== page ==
I do believe that as more people are vaccinated and the virus mutates the raw numbers of vaccinated victims of COVID will eventually exceed those of the unvaccinated. This has already been noted in some smaller population samples. The rate of infections will continue to be higher for the unvaccinated, however. Again, it’s a question of the size of the pie and how many slices.
The pandemic is not over. Omicron is not harmless, although it doesn’t seem to be as dangerous as previous variants. As has been since the beginning of the pandemic, the key to staying safe is to exercise sensible precautions. That mainly includes getting vaccinated and washing your hands a lot, but it might mean wearing a mask in certain high-density settings as well.
Y’all be careful out there.
The CDC has updated its guidelines for COVID isolation and quarantine based on new science and the changing situation with the variants. Per the new guidelines,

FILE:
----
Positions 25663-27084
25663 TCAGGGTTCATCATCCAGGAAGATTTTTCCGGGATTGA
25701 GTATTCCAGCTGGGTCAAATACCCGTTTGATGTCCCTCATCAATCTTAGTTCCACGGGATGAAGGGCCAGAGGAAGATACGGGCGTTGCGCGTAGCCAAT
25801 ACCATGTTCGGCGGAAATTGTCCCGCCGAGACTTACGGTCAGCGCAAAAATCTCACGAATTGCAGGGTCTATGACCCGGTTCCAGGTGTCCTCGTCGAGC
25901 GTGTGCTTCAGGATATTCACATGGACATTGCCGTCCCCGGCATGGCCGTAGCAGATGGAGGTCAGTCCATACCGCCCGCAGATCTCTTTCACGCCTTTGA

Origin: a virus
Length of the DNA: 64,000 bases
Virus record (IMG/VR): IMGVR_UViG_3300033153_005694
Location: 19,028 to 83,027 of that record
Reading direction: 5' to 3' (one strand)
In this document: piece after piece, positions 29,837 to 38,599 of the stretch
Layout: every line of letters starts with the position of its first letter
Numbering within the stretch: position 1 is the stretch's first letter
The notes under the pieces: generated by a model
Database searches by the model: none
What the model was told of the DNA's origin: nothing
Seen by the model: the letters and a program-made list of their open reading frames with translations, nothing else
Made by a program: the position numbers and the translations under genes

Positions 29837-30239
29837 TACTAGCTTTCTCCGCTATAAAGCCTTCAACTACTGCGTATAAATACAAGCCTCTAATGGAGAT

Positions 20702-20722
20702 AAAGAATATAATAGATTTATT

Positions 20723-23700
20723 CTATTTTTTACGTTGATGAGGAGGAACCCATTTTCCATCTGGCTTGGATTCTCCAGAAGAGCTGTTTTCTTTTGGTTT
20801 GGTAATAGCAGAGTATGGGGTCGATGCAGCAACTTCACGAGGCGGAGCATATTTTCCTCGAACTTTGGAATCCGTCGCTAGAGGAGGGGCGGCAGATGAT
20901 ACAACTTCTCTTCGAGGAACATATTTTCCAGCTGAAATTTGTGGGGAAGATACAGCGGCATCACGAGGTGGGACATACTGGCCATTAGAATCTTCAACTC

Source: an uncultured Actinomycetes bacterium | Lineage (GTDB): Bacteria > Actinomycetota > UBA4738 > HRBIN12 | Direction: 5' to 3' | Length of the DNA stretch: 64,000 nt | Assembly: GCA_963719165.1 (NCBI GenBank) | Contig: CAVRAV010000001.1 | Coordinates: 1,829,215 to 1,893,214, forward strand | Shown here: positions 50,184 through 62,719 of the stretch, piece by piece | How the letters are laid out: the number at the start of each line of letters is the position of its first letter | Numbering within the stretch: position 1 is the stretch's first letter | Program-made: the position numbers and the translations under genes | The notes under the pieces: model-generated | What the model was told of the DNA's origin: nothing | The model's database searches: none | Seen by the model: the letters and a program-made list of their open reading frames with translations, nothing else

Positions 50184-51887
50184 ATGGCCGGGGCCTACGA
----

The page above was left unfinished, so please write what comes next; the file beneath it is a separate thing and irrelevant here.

People with COVID-19 should isolate for 5 days and if they are asymptomatic or their symptoms are resolving (without fever for 24 hours), follow that by 5 days of wearing a mask when around others to minimize the risk of infecting people they encounter.
Keep in mind that “asymptomatic” means no symptoms, not mild symptoms. So if you have COVID symptoms and not just exposure or a positive test then the new guidelines do not apply.
This is a good change that the CDC says is “motivated by science demonstrating that the majority of SARS-CoV-2 transmission occurs early in the course of illness, generally in the 1-2 days prior to onset of symptoms and the 2-3 days after.”